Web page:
Hon. John Harvard (Parliamentary Secretary to the Minister of International Trade, Lib.)
Mr. Speaker, I am pleased to address the House on the occasion of the third reading of Bill C-28.
Canada has the distinction of having established the first national park system in the world. Over the decades, this system has grown to 41 national parks and reserves, preserving for future generations almost 265,000 square kilometres of lands and waters, and there are plans to add an additional 100,000 square kilometres through the creation of eight more national parks. This legacy is possible because aboriginal people have worked with us to create many of these new national parks.
The creation and management of national parks is a delicate balance between preserving ecologically significant areas of importance to wildlife and meeting economic and social needs of communities, including those of aboriginal people. Parks Canada has increasingly worked in partnership with aboriginal people and communities to achieve these mutually supportive goals.
Bill C-28 is an important part of that effort, a bill which strives to provide for the aboriginal people of Esowista while working to maintain the ecological integrity of a national park whose focus is the preservation of the northern temperate rainforest, one of the earth's truly magnificent ecosystems.
The Government of Canada is committed to working with aboriginal people and other Canadians and stakeholders to protect other examples of our precious natural heritage through the creation of new national parks and national marine conservation areas.
In October 2002, the government announced an action plan to substantially complete Canada's system of national parks by creating 10 new parks over the next five years. This will expand the system by almost 50%, with the total area spanning nearly the size of Newfoundland and Labrador.
Five new national marine conservation areas will also be created.
Canada is blessed with exceptional natural treasures. We owe it to Canadians and to the world to protect these lands and waters.
This action plan calls on Parks Canada to work with all of our partners, the provinces and territories, aboriginal and rural communities, industry, and environmental groups and others, to complete this effort.
In March 2003, a little more than a year ago, the government allocated $144 million over five years and $29 million annually thereafter toward this effort.
This action plan has already produced two new national parks. The new Gulf Islands National Park Reserve of Canada protects 33 square kilometres of ecologically rare land in the southern Gulf Islands of British Columbia.
At over 20,000 square kilometres, Ukkusiksalik National Park of Canada protects virtually an entire watershed close to the Arctic circle in Nunavut. This park is the product of an agreement between the Government of Canada and the Inuit of Nunavut, forged over several decades of hard work, all focused on protecting land, water, caribou and polar bear for present and future generations.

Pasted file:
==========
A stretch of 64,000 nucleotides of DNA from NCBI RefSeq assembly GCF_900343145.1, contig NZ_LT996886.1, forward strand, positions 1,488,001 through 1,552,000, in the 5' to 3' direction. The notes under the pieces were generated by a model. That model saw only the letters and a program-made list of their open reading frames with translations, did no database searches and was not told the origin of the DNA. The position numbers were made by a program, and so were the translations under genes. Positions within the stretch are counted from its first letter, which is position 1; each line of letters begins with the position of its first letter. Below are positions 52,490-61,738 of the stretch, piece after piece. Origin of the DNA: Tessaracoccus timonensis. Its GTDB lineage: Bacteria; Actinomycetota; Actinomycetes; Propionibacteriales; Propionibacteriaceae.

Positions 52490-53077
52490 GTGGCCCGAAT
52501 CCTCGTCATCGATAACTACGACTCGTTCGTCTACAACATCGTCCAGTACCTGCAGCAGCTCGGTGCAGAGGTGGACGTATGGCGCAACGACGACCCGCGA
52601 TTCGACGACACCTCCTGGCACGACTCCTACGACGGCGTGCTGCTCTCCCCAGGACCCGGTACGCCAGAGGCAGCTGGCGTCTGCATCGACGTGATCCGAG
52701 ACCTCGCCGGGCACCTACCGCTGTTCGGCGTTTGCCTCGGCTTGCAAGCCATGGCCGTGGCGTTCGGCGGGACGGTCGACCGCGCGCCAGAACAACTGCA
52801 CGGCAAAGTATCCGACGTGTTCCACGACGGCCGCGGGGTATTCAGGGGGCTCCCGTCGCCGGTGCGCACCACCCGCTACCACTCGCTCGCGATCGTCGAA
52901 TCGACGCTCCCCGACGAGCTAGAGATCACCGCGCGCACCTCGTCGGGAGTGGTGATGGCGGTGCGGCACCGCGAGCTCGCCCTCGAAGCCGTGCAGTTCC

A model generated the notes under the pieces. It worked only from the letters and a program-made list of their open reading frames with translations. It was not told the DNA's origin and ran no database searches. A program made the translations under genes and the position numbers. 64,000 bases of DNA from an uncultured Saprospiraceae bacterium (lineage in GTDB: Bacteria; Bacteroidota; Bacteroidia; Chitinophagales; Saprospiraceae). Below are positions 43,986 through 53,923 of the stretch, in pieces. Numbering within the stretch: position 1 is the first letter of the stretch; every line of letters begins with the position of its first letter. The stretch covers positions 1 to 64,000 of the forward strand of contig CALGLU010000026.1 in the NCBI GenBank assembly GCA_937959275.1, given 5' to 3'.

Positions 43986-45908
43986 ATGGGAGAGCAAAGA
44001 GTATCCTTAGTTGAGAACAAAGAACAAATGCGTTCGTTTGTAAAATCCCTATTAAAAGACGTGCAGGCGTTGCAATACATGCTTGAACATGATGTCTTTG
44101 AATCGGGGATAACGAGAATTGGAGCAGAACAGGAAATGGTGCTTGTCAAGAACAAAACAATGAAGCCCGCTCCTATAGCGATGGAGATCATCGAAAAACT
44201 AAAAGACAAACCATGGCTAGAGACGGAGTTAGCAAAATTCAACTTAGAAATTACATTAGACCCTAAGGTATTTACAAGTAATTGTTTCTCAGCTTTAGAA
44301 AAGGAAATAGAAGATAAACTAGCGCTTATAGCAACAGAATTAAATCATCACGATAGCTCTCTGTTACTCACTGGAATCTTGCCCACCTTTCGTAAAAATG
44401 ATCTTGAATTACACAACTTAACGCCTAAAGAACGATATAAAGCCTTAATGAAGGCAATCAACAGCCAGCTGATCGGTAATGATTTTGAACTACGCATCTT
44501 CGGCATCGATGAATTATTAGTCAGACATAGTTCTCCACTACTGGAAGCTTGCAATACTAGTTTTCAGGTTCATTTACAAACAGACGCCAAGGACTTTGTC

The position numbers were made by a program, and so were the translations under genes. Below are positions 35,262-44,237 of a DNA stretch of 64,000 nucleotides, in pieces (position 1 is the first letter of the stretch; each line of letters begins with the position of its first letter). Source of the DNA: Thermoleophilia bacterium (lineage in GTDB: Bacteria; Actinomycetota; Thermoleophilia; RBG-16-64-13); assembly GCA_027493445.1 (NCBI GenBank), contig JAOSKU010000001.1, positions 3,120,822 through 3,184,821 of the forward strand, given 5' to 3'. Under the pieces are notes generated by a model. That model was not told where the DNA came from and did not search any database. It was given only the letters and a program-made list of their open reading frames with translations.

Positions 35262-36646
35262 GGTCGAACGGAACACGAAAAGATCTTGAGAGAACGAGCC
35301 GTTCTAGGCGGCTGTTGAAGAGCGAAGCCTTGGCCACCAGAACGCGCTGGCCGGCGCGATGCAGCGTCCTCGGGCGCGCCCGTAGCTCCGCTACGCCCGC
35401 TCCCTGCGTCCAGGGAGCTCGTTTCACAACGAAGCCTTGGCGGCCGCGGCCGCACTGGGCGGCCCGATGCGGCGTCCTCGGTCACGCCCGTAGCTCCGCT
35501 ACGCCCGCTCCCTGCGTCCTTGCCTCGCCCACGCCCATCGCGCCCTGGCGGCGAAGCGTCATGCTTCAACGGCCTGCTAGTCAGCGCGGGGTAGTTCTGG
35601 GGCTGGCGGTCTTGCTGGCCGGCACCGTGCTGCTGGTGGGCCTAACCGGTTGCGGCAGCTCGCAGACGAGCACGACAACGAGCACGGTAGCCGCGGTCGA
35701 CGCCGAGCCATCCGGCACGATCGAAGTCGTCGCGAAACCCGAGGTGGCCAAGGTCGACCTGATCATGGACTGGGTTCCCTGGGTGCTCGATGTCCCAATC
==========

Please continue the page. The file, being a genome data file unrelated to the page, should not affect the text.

Specific sites for more national parks have been selected in other natural regions across Canada: the southern Okanagan; lower Similkameen in interior British Columbia; Labrador's Torngat Mountains and Mealy Mountains; Manitoba's lowland boreal forests; Bathurst Island in Nunavut; and the east arm of Great Slave Lake in the Northwest Territories. Sites for the two remaining national parks are being identified by Parks Canada.
The government is also working with partners to establish five new national marine conservation areas, adding an estimated 15,000 square kilometres to the system. This will be a major step forward for global conservation of marine habitat. Canada has the world's longest coastline and 7% of its fresh water.
These national marine conservation areas will be located in ecologically unrepresented marine regions. Four sites have been identified, including Gwaii Haanas off British Columbia's Queen Charlotte Islands, western Lake Superior, British Columbia's southern Strait of Georgia and the waters off Îles de la Madeleine. A site for the remaining national marine conservation area has yet to be finalized.
In addition, the government will accelerate its actions over the next five years to improve the ecological integrity of Canada's 41 existing national parks. This will implement the action plan arising from the panel on the ecological integrity of Canada's national parks, whose report was endorsed by the government in April 2000, four years ago. Parks Canada, in order to achieve its mandate to protect ecological integrity, will have to work closely with aboriginal people and communities to ensure that we work toward common conservation goals.
Nowhere will this be more important than in the area of Pacific Rim National Park Reserve and the Esowista Indian reserve. Bill C-28 reflects our common goals of protecting the park while meeting the economic and social needs of the reserve's aboriginal people.
Bill C-28 reconciles the aspirations of Canadians for this national park and the aspirations of aboriginal people for their reserve. In the broader context, the government's action plan is the most ambitious action plan to expand and protect national parks and national marine conservation areas in over 100 years, since Banff National Park, Canada's first, was established way back in 1885.
It is a plan that requires the support of aboriginal people to achieve and I look forward to that day.
I urge the members of the House of Commons to give speedy passage to Bill C-28.
Subtopic: Canada National Parks Act